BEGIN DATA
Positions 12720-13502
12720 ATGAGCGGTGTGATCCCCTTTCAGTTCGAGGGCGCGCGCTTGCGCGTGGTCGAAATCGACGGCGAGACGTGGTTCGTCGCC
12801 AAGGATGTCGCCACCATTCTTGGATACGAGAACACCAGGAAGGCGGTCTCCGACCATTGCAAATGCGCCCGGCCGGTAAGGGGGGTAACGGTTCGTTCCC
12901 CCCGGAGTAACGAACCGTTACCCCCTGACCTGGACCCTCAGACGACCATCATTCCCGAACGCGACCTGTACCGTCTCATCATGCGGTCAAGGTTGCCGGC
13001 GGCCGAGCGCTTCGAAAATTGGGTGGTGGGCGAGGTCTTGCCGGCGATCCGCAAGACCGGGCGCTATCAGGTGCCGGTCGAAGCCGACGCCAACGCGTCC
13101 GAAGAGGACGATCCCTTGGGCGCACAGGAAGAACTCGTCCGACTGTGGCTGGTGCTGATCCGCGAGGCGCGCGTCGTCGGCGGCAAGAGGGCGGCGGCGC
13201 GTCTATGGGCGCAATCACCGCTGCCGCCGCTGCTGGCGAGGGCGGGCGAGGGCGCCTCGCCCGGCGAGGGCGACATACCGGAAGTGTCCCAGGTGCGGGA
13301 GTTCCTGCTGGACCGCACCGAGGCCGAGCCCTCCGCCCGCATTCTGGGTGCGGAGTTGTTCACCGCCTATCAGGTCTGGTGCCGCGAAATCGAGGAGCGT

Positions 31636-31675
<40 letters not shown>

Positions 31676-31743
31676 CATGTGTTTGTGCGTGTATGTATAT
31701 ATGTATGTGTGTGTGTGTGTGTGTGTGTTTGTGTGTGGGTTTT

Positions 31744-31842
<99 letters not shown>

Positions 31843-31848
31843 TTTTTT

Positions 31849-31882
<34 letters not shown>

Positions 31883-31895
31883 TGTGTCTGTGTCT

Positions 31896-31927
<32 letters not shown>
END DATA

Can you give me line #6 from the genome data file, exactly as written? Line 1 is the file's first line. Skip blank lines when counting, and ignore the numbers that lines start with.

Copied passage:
13101 GAAGAGGACGATCCCTTGGGCGCACAGGAAGAACTCGTCCGACTGTGGCTGGTGCTGATCCGCGAGGCGCGCGTCGTCGGCGGCAAGAGGGCGGCGGCGC